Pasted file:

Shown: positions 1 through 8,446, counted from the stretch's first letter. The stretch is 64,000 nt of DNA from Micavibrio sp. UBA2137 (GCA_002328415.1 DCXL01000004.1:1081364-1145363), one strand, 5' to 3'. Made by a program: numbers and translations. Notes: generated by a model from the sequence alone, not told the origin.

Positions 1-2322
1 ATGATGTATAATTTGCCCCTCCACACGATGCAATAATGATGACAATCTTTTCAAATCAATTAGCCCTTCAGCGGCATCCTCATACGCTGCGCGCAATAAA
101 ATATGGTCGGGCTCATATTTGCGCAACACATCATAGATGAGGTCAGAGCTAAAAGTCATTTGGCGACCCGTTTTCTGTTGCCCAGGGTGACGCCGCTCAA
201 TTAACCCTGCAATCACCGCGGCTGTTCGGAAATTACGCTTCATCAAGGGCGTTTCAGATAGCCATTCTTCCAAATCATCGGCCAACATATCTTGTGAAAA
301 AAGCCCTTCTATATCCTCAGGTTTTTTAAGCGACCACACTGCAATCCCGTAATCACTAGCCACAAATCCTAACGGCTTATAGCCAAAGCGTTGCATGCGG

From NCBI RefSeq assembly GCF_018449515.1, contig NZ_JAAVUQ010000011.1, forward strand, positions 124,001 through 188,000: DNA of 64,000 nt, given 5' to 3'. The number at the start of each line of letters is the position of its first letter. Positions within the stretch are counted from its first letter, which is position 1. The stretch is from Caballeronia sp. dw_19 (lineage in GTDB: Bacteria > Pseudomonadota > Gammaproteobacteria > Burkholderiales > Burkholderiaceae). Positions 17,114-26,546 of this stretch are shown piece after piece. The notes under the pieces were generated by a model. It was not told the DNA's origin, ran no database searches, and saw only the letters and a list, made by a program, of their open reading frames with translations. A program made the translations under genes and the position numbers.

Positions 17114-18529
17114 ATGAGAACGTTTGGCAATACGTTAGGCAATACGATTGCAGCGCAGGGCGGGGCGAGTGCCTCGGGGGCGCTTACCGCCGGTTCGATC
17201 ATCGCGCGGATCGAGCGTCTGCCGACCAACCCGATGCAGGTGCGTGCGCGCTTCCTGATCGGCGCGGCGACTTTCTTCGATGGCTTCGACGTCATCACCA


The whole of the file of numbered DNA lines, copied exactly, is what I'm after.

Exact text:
Shown: positions 1 through 8,446, counted from the stretch's first letter. The stretch is 64,000 nt of DNA from Micavibrio sp. UBA2137 (GCA_002328415.1 DCXL01000004.1:1081364-1145363), one strand, 5' to 3'. Made by a program: numbers and translations. Notes: generated by a model from the sequence alone, not told the origin.

Positions 1-2322
1 ATGATGTATAATTTGCCCCTCCACACGATGCAATAATGATGACAATCTTTTCAAATCAATTAGCCCTTCAGCGGCATCCTCATACGCTGCGCGCAATAAA
101 ATATGGTCGGGCTCATATTTGCGCAACACATCATAGATGAGGTCAGAGCTAAAAGTCATTTGGCGACCCGTTTTCTGTTGCCCAGGGTGACGCCGCTCAA
201 TTAACCCTGCAATCACCGCGGCTGTTCGGAAATTACGCTTCATCAAGGGCGTTTCAGATAGCCATTCTTCCAAATCATCGGCCAACATATCTTGTGAAAA
301 AAGCCCTTCTATATCCTCAGGTTTTTTAAGCGACCACACTGCAATCCCGTAATCACTAGCCACAAATCCTAACGGCTTATAGCCAAAGCGTTGCATGCGG

From NCBI RefSeq assembly GCF_018449515.1, contig NZ_JAAVUQ010000011.1, forward strand, positions 124,001 through 188,000: DNA of 64,000 nt, given 5' to 3'. The number at the start of each line of letters is the position of its first letter. Positions within the stretch are counted from its first letter, which is position 1. The stretch is from Caballeronia sp. dw_19 (lineage in GTDB: Bacteria > Pseudomonadota > Gammaproteobacteria > Burkholderiales > Burkholderiaceae). Positions 17,114-26,546 of this stretch are shown piece after piece. The notes under the pieces were generated by a model. It was not told the DNA's origin, ran no database searches, and saw only the letters and a list, made by a program, of their open reading frames with translations. A program made the translations under genes and the position numbers.

Positions 17114-18529
17114 ATGAGAACGTTTGGCAATACGTTAGGCAATACGATTGCAGCGCAGGGCGGGGCGAGTGCCTCGGGGGCGCTTACCGCCGGTTCGATC
17201 ATCGCGCGGATCGAGCGTCTGCCGACCAACCCGATGCAGGTGCGTGCGCGCTTCCTGATCGGCGCGGCGACTTTCTTCGATGGCTTCGACGTCATCACCA